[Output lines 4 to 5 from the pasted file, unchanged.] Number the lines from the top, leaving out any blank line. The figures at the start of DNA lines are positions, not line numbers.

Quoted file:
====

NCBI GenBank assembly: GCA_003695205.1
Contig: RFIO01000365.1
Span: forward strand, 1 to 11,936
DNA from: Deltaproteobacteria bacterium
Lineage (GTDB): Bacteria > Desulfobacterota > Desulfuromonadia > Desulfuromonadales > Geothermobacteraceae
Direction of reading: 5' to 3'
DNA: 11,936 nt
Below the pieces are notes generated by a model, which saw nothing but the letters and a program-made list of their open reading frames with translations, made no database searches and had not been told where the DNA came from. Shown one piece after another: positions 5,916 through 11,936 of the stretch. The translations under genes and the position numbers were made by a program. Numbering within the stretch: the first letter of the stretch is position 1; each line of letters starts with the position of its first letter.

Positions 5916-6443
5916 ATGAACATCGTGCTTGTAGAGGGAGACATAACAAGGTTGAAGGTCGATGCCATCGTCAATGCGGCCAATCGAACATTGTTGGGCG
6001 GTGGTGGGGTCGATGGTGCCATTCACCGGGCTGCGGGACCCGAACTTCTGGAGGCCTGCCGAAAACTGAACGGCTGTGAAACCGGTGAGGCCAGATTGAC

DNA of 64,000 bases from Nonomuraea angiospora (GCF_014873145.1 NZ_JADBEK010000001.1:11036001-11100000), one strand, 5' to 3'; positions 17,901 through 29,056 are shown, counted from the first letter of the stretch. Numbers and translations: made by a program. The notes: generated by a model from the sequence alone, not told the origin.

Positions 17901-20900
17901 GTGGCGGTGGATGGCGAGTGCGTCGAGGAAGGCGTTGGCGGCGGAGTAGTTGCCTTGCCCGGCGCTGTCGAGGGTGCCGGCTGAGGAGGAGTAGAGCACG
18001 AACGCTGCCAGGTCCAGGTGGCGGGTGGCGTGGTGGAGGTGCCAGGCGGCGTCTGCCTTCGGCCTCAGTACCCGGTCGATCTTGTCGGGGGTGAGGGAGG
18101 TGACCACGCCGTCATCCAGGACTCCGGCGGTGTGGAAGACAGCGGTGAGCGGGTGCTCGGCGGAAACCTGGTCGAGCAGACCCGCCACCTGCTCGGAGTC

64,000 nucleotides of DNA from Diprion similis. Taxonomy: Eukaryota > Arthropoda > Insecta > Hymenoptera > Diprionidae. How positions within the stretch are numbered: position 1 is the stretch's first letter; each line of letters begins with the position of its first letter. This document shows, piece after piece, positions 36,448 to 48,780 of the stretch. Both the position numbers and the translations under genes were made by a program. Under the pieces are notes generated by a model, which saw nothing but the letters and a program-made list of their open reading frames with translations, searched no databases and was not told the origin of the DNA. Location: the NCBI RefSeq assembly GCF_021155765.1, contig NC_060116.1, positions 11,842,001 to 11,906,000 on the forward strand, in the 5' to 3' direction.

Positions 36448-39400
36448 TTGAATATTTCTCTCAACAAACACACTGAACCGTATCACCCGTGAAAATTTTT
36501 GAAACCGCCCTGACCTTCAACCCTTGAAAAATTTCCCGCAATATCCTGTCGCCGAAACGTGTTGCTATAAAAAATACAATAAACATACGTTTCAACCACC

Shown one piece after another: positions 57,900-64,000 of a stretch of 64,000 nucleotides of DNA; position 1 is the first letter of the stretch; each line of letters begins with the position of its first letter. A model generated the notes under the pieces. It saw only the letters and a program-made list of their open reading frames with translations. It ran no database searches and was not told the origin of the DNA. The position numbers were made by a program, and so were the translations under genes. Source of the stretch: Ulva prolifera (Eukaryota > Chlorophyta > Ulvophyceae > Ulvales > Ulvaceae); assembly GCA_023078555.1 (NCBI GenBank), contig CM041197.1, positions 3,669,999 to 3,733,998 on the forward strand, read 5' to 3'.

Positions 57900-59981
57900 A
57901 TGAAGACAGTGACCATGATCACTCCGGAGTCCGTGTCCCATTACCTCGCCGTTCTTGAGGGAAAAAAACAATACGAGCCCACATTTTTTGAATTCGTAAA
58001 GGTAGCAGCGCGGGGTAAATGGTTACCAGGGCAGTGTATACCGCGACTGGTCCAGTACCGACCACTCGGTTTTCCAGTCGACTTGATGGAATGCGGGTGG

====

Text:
DNA from: Deltaproteobacteria bacterium
Lineage (GTDB): Bacteria > Desulfobacterota > Desulfuromonadia > Desulfuromonadales > Geothermobacteraceae